John G. McHenry, M.D., M.P.H., P.L.L.C.


For Physicians

Country Doctorin’

My father started out as a country doctor in the 1930s. Later in life I learned all too well that you’d better be on your toes when a a professor would describe themselves as such. It’s much the same as an Austin attorney tellin’ a Yankee lawyer “aw shucks I’m just from Texas”. One day he said to me “Son, I’m going to give you two pieces of advice: Don’t raise dairy cattle and don’t do contacts.

You see the old country doctor also had done a residency in ophthalmology and a residency in otolaryngology and a fellowship in plastic surgery all after he finished his degrees in chemistry and agriculture. So I listen to him then as I did for many years. I became an interventional neuro-ophthalmologist and raise Herefords. As men my age will attest, we never stop listening to ourr fathers long after they are gone.

Since I’m an off and on professor myself, what I’m gunna try to do is pass on a little of his country knowledge: what I would call Desert Island Ophthalmology. Some self righteous sorts from some schools back east call it what to do ‘till the doctor gets there. Let’s just think of it as old west ingenuity, or what would McGiver do.

Temporal Arteritis

An 80 year old female comes into your office on a Friday afternoon complaining of visual loss and temporal pain. You look in her eye and her disc looks like that Icelandic volcano no one can pronounce: it’s swollen and pale.

What' y'all gunna do?

Get some blood, start her on steroids and give us a call. My mentor Tom Spoor would say ”the bell’s gotta ring’. This of course is giant cell arteritis or temporal arteritis. Send her to the pharmacy for 120 mg of prednisone stat and in the AM and continue it till we prove it is not giant cell arteritis. You may not be able to save this eye, but eyes come two by two for just this occasion. Get her to the lab for an ESR, C Reactive protein and Platelets. Then get her to me.

I took care of a wonderful older gentleman in his 90s for many years with giant cell arteritis who never stopped raving about one of my ex-residents who while in private practice would not take no for an answer. To the old man’s later delight he saved his vision. He actually drove the old man to the lab and deposited him on my doorstep. There is nothing like being a real doctor. The gratitude of your patients keeps you going through the tough times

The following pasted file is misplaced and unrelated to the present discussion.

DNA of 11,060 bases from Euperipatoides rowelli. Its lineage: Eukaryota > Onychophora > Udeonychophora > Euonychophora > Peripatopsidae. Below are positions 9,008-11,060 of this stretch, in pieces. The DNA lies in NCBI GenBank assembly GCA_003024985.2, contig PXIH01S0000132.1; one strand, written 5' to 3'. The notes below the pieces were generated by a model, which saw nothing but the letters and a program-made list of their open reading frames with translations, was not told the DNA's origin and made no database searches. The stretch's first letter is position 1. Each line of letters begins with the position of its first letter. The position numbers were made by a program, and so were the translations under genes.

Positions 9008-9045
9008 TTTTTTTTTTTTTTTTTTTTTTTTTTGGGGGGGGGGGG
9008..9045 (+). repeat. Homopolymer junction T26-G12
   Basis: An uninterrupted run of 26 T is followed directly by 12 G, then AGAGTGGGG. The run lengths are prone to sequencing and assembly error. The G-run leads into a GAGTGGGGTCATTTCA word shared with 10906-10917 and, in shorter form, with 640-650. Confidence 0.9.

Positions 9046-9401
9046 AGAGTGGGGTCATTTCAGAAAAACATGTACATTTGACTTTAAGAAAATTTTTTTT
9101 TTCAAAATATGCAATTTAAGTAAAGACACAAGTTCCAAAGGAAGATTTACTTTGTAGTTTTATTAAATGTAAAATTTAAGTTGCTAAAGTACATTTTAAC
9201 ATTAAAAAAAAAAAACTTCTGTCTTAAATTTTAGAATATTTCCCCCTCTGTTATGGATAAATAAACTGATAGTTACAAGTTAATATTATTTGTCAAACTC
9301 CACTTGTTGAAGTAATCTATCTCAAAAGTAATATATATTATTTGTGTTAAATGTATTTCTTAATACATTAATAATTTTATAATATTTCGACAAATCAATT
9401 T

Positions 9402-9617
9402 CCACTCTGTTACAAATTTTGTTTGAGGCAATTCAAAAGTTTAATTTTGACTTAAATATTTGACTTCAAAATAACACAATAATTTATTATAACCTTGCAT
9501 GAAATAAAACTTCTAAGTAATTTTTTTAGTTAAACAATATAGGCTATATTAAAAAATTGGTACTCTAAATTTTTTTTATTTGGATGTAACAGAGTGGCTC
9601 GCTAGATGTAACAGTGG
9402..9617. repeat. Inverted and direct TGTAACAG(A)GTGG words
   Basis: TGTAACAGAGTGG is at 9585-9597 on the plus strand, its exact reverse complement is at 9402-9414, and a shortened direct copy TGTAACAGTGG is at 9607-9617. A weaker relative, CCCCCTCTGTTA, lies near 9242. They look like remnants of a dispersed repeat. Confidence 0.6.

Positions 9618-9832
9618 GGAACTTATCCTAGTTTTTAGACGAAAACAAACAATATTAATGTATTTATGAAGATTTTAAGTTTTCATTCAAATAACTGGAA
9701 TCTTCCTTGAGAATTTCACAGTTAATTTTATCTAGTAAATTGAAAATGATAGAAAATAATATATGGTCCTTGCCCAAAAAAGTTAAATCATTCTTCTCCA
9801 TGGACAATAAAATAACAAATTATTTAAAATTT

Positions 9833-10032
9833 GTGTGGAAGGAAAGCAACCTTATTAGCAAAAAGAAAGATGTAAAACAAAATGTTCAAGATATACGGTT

A 22 year old obese female comes into your office. She is complaining of headaches and transient visual obscurations. You look I her eyes and she has bilateral swollen nerves. In the old days, bilateral swollen nerves were brain tumors until proven otherwise. Believe me this is still the old west. Until you have reviewed an MRI the patient with the swollen nerves has a brain tumor.

What' y'all gunna do?

Get an MRI and give us a call.

When I was a first year resident I was a persistent cuss (as opposed now to being persistently cussed at} who saw a patient in our emergency walk-in clinic with a little bit of disc swelling and a whole lot of headache. I convinced Dr Spoor to get a scan on the patient and he turned out to have a malignant glioma. I was very proud of myself until Dr. Spoor reminded me there was no useful treatment (at that time). That episode constantly reminds me that diagnosis is for academics and helping others is for real doctors. I started him on acetazolamide, steroids and narcotics and worked on helping his headaches.

Most patients with papilledema will not have brain tumors. The next most important test to do is to perform computerized static perimetry to determine if there is visual loss. If there is any loss or there are headaches then a lumbar puncture is crucial.

Pupil involved third nerve palsy

So its four o’clock on a Friday afternoon and a patient comes in with double vision and a droopy lid. You note that the pupil is larger and poorly reactive on that side, the eye is down and out and he is complaining of headaches.

What' y'all gunna do?

Get a stat MRI and MRA and give us a call. This patient has an aneurysm until proven otherwise. I’ve had the misfortune of seeing several patients whose aneurysms were progressing while in my office. Once again you get to be a real doctor here. Your patient will never forget who it was who got them to the ER.

I’ve followed many of these patients over time and eventually completely rehabilitated their diplopia and ptosis with surgery. They will require sequential eye muscle surgery when the strabismus has stopped improving and then a ptosis repair.

Anterior ischemic optic neuropathy

A 50 year old male comes in with a cloud over the vision of one eye. When you look into his eye there is segmental swelling an hemorrhages of the disc.

What' y'all gunna do?

This of course is ischemic optic neuropathy. You need to lower the eye pressure and start them on aspirin. Get an ESR a CRP and a Platelet level and give us a call.

In one of the great ironies of life this happened to my father while he was operating. Back then patients were given a trial of steroids. It didn’t help his vision but it did give the cows a companion in the early morning because he couldn’t sleep and was up at 4 AM. He also got a case of prostatitis.